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It takes a quality matched rod and reel along with practice practice and more practice to gain accuracy and distance with a baitcasting setup. Fortunately the practice is allowed to be done on the water with fish  interrupting the practice occasionally!  Buying a cheap combo and using it only a little, then getting frustrated is not the way to build confidence and accuracy. I have fished with a few guys who would flat make your jaw drop! I hired an FLW angler named Craig Powers to guide my wife and I for two whole days on Center Hill Lake in Tennessee.  He made his Million dollars worth of winnings casting home made PopR type baits so far up under docks you almost could not see them.  Out there they have lots of boat houses, kinda like a dock with a garage over it. I had no problem believing he made his winnings when I saw how far he could skip a bait with his custom made short pistol gripped rod. i watched as he showed me what to do. He pulled several monsters out that way.  He said he had spend hundreds of hours in front of boathouses like it, just casting to them without actually trying to catch a fish, just practicing the cast. 

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@MIbassyaker 

Huh, interesting. It's just for me personally, I wouldn't trust the kind of strain put on the spinning reel for frogging after years and years. I lock down the brakes when I am frogging and use 50lb braid and a 7' 6" heavy rod. It just seems like a lot of strain to be putting on the braking system for the spinning reel and the 90 degree turn around the bail the line has to make, rather than the direct pull on a baitcaster. It's easier to get higher drag into a low profile than the same drag rating in an equivalent size/weight spinning reel. You mention the ***, which has at least double the drag of the supreme, plus is considerably lighter. I just feel that you get more bang for your buck with a baitcaster. As far as weight and drag go at least.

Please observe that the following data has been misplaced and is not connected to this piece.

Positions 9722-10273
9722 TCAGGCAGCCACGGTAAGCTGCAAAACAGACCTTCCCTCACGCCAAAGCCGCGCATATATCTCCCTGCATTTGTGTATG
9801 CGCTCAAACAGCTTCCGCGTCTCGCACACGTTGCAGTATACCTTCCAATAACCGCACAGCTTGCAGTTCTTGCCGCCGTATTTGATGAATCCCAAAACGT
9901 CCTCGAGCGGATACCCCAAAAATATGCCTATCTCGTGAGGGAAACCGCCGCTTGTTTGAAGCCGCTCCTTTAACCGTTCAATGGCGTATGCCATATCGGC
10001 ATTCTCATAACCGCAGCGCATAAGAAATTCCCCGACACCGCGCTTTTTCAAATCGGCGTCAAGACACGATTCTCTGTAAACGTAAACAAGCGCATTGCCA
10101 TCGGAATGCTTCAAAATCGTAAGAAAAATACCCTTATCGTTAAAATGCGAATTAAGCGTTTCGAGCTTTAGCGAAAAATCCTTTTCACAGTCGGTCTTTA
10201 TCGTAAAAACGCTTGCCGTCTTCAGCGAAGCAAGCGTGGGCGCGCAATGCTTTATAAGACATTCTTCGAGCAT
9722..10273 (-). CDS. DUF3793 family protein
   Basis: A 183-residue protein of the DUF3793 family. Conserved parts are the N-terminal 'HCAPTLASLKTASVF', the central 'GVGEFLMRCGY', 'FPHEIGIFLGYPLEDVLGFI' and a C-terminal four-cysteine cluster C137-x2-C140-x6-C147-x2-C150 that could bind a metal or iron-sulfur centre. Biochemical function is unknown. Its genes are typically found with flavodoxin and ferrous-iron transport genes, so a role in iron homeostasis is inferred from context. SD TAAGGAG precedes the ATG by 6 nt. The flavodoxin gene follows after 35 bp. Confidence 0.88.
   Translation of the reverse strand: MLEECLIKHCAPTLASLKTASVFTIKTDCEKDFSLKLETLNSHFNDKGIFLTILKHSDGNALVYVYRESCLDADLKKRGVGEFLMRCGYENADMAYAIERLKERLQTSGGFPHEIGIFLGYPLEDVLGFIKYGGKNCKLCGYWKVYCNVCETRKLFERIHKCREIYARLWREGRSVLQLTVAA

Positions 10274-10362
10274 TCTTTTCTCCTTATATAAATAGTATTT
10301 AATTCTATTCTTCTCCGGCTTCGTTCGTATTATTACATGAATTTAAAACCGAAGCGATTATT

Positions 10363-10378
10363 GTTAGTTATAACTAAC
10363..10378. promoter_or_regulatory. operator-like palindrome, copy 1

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1 hour ago, MassYak85 said:

@MIbassyaker 

Huh, interesting. It's just for me personally, I wouldn't trust the kind of strain put on the spinning reel for frogging after years and years. I lock down the brakes when I am frogging and use 50lb braid and a 7' 6" heavy rod. It just seems like a lot of strain to be putting on the braking system for the spinning reel and the 90 degree turn around the bail the line has to make, rather than the direct pull on a baitcaster. It's easier to get higher drag into a low profile than the same drag rating in an equivalent size/weight spinning reel. You mention the ***, which has at least double the drag of the supreme, plus is considerably lighter. I just feel that you get more bang for your buck with a baitcaster. As far as weight and drag go at least. 

Well, to be clear, I wouldn't call it ideal, and yes the casting setup i use now with the ConceptA is indeed much preferable.... but at least up to a point a spinning setup can be made to work.

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Ahhhh grasshopper... you stand before the temple of fishing with two doors in front of you.....which one do you take...?

 

That is the age old question every fisherman or woman gets around to asking himself sooner or later. The answer is.... you can only decide for yourself...